On the streets of colonial Trinidad.

Trinidad was one of the first cities established in the Caribbean by the Spanish. In 1514 — only 22 years after Columbus first landed on nearby Hispaniola — Diego Velázquez de Cuéllar founded Trinidad on Cuba’s southern shore. Trinidad’s layout, its narrow streets, its churches, and its houses reflect that age and the influence of the colonial Spanish.

In 1988, UNESCO included it on the World Heritage list.

A blue door against a very yellow wall in Trinidad, Cuba.
Finding a parking spot for your horse cart on Calle Amargura wasn’t a problem on this morning in Trinidad, Cuba.
A street singer across from Plaza Mayor in Trinidad, Cuba.
People in cars, on bikes and bicis, and on foot, going about their business on Calle Frank Pais in Trinidad, Cuba.
A mural based on a famous photo of Fidel Castro and his brother Raoul and other rebels being released from prison during the Batista Regime, on a wall in Trinidad, Cuba.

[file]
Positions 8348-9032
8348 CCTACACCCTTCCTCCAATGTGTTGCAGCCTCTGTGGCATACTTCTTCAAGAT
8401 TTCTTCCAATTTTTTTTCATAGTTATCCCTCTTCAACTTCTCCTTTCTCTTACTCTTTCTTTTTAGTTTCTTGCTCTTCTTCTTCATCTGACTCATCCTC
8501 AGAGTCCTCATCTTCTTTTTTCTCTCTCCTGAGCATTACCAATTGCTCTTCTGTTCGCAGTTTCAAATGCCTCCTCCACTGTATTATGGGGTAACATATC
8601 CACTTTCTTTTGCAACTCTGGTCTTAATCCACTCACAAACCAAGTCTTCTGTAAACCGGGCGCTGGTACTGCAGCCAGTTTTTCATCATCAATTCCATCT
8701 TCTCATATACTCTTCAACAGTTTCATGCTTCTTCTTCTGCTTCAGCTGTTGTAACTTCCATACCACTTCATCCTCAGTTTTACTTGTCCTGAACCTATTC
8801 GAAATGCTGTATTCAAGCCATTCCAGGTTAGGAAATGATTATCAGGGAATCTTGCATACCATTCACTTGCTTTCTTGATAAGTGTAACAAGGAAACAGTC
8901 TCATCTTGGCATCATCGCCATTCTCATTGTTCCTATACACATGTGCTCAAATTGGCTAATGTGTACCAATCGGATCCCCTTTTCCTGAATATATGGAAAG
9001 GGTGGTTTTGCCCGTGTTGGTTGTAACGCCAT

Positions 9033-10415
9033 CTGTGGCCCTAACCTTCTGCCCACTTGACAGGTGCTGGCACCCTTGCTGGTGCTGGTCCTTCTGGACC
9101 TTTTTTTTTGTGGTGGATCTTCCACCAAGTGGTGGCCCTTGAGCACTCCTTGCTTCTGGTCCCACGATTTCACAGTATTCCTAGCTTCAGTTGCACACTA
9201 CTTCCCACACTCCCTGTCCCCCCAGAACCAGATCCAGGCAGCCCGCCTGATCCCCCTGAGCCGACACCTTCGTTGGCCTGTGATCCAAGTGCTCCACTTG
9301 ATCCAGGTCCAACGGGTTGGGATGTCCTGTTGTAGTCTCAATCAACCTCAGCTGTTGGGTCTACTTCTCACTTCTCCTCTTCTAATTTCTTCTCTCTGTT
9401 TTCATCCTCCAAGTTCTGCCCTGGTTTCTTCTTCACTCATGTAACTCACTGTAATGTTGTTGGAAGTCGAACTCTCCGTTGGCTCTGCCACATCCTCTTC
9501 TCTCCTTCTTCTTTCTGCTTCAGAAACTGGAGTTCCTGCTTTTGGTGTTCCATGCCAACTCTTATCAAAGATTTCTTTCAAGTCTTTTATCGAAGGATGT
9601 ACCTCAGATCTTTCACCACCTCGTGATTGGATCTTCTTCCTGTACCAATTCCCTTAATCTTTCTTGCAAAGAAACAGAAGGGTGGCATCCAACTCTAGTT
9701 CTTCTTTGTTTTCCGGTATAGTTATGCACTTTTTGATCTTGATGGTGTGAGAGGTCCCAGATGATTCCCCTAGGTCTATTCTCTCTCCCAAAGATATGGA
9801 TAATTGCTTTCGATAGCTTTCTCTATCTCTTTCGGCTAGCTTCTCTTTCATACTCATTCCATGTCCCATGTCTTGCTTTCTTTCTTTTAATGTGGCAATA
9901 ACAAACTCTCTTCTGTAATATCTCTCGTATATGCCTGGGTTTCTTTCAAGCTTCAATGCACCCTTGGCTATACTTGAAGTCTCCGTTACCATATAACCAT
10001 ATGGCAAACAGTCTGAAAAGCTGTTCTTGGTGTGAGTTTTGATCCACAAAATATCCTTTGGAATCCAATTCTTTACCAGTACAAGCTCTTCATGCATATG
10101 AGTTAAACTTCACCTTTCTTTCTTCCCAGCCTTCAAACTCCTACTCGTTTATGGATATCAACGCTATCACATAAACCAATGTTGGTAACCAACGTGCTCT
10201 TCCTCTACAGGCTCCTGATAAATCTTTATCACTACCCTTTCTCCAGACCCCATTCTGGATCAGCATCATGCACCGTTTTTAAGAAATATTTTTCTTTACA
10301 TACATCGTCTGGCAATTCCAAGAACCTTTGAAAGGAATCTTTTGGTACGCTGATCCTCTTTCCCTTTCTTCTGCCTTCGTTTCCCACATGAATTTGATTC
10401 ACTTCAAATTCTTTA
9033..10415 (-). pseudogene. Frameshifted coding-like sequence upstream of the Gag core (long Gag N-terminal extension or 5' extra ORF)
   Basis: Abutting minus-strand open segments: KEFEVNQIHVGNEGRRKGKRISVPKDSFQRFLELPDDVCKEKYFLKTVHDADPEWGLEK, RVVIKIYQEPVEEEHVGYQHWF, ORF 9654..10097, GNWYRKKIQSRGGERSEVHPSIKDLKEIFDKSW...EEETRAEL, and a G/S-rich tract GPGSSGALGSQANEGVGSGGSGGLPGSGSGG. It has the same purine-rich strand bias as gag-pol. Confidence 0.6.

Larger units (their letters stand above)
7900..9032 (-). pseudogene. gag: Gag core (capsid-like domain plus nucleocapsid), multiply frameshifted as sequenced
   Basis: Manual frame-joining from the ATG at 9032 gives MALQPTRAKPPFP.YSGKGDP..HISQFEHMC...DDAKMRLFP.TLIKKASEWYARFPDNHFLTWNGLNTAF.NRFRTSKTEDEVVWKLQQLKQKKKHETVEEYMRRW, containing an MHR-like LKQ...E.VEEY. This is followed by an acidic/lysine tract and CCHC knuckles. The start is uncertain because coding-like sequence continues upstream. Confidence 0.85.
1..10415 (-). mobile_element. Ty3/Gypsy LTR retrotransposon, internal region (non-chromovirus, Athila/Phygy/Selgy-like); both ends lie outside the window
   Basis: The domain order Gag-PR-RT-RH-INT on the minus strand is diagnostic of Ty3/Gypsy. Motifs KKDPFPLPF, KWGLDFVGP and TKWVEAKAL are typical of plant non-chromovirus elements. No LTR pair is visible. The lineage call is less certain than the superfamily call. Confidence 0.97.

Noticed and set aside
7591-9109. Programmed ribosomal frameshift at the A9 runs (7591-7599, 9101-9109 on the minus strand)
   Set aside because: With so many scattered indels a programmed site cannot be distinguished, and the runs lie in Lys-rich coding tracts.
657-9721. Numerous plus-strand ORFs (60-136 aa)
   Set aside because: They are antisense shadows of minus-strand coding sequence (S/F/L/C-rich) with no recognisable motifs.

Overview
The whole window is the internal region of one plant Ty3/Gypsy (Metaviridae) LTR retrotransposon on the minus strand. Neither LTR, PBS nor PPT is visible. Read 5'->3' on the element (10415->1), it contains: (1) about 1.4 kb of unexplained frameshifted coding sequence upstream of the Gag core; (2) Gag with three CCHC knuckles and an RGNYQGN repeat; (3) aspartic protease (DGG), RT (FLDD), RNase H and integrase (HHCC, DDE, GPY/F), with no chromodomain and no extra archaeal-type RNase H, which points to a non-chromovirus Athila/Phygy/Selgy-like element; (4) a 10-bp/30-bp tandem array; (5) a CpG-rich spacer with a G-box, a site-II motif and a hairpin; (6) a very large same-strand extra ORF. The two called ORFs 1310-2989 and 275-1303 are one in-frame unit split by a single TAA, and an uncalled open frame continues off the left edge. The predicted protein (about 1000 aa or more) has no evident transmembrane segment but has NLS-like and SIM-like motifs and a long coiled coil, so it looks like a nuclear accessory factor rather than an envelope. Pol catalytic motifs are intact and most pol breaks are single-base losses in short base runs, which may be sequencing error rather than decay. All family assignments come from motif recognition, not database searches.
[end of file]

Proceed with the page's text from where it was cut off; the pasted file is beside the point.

The Church of the Holy Trinity (La Iglesia Parroquial de la Santisima Trinidad) in Trinidad, Cuba.
When you head out for a little shopping in Trinidad, Cuba, you might go by horse cart.
Calle Rosario can get busy on a sunny afternoon in Trinidad, Cuba as people make their ways up and down the hill to Plaza Mayor.
The view up Calle San Procopio toward the Iglesia Santa Ana in Trinidad, Cuba.
The Cuban flag on a window shade behind wooden slats on Calle Alameda, in Tridinad, Cuba.
Trinidad, Cuba, is a UNESCO World Heritage site and the bollards blocking this Calle Real del Jigüe have the UNESCO logo.
Delivering water from a horse cart on Calle Media Luna in Trinidad, Cuba.